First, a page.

House Minority Leader Patrick Neville is taking his ball and going home.
As The Colorado Times Recorder reports, Neville waited until Friday to announce that he would no longer attempt to lead the Republican caucus in the state legislature:
— Colorado Times Recorder (@COTimesRecorder) October 9, 2020
This is sorta like when an executive gets fired from a company and the HR department sends out an email explaining that the person left “in order to pursue other interests and spend more time with his/her family.” Neville isn’t announcing his plans on the day that ballots go out in Colorado because he suddenly found a new hobby; Neville is backing down from a fight that he knows he can no longer win.
That Neville has served as House Minority Leader since January 2017 is more of a knock on his leadership than an example of his staying power. If Neville were better at leading his caucus, perhaps House Republicans wouldn’t still be stuck in the minority. Neville can be elected once more in House District 45 (Douglas County) before he is term-limited, but there is no chance that Republicans can pick up enough seats in 2020 to give Neville a final term as part of the majority party. Neville is thus stepping back behind the curtain before whatever is left of the GOP caucus rejects his leadership after the election. It would surprise nobody if Neville ends up walking away from his House seat entirely before 2022.
You could see this coming following the June 30 Primary Election, when Neville-backed Republican candidates — who were also supported by longtime partner Rocky Mountain Gun Owners (RMGO) — were wiped out by
more moderate less crazy Republican candidates. As we wrote in this space on July 5:
Rumors are growing that House Minority Leader Patrick Neville could be in danger of losing control of the GOP caucus after another poor showing at the polls last week. State Rep. Hugh McKean is now in a strong position to challenge Neville for Minority Leader after victories on Tuesday by Colin Larsen (HD-22), Tonya Van Beber (HD-48), Mike Lynch (HD-49), and Dan Woog (HD-63) — all of whom defeated candidates backed by the Neville Clan and their close friends at Rocky Mountain Gun Owners (RMGO). The Nevilles and RMGO also lost badly in SD-23, where their support of Rupert Parchment wasn’t enough to stop Barbara Kirkmeyer from cruising to a double-digit victory.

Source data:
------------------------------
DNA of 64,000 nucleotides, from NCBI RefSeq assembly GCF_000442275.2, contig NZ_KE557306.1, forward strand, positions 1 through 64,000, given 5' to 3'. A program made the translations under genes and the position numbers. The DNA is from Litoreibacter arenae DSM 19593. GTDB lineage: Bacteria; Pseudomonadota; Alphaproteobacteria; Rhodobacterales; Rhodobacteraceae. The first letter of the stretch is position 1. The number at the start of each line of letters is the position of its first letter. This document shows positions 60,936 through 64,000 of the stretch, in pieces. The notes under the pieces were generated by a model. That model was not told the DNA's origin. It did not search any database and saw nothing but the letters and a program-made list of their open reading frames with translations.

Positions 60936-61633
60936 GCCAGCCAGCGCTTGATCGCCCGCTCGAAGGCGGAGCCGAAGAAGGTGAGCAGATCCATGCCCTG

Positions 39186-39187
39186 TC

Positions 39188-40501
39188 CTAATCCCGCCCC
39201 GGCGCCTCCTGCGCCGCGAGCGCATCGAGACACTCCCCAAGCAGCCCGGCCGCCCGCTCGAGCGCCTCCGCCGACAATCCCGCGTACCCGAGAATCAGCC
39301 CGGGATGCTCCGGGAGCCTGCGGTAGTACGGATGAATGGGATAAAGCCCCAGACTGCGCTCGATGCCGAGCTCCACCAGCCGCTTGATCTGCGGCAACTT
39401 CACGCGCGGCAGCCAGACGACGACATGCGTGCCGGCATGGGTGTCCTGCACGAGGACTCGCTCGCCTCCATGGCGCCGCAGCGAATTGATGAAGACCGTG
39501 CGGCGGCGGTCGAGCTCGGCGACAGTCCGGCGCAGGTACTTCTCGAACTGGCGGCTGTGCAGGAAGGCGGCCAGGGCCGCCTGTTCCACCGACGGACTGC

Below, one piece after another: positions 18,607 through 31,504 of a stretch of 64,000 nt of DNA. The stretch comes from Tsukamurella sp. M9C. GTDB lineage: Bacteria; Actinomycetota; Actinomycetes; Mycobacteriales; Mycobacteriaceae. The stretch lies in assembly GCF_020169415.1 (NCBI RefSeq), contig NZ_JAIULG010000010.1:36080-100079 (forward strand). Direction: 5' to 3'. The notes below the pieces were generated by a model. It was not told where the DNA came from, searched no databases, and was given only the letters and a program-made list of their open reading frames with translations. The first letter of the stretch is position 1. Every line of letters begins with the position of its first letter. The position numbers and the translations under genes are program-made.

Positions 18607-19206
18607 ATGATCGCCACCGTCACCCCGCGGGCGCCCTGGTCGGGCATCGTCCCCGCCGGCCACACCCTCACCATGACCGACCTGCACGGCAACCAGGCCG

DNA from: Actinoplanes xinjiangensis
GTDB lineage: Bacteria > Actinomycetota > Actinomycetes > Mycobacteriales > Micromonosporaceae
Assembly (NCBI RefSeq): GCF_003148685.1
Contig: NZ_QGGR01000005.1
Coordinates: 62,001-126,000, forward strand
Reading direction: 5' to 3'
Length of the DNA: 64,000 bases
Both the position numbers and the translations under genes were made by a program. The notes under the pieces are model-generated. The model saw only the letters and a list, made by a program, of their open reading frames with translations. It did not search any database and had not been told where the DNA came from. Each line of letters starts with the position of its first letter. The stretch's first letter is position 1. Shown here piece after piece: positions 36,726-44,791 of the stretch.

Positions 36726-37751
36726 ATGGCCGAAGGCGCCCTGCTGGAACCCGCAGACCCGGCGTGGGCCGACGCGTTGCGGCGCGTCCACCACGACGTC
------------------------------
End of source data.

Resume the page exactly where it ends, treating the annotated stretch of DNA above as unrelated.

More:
Our back-of-the-napkin math shows Neville with only seven remaining supporters among House Republicans, equal to the seven GOP House members who would likely side with McKean. Depending on how the General Election shakes out, that leaves about 8 Republican Representatives to determine the 2021-22 leadership battle. This could be a significant moment for Colorado Republicans, because a good number of their recent failures can be attributed directly to decisions made by the Neville Clan.
Back in 2013, the Nevilles appeared to be a budding political dynasty in Colorado, with Tim “Pa” Neville taking control of the State Senate, Pat Neville running for the State House, and brother Joe Neville directing campaign strategy for legislative Republicans. But there was an inverse reaction to the Neville Clan’s success; as the Nevilles gained more influence, the fortunes of the Republican Party went in the toilet.
Tim Neville ran for U.S. Senate in 2016 and got embarrassed at the state GOP assembly; two years later, Democrat Tammy Story pummeled Neville by 14 points and booted him out of the State Senate. Over in the House, Pat Neville surrounded himself with loyal but useless idiots who had their own electoral problems. Republicans were thoroughly trounced in the 2018 election, thanks to half-assed strategic efforts and dubious campaign spending from Pat and Joe. In 2019, the Nevilles turned to straight-up grifting with their support of several dubious recall attempts of Democratic lawmakers; the embarrassing failures of these silly efforts probably marked the beginning of the end for the Neville Clan.
Pat Neville remained the voice of the House GOP in the 2020 legislative session. By last Spring, he had resorted to blowing dog whistles and positioning himself as the king of the anti-masker movement. His attempt at restocking his caucus with friendly faces was fully exposed in the 2020 Primary Election — losses that probably also led to the departure of RMGO founder Dudley Brown. Pat Neville’s latest grift is raising money for a lawsuit against Gov. Jared Polis for making people wear masks; this “lawsuit” is going nowhere, but the Nevilles will milk small donors over their misplaced anger for at least another few months.
We can only hope that Neville’s political impotence will allow Colorado Republicans to start taking more rational positions on issues such as gun safety, but that’s a discussion for another time. Today, and for the next month or so, the focus is on the end of a ridiculous era for Republicans in Colorado.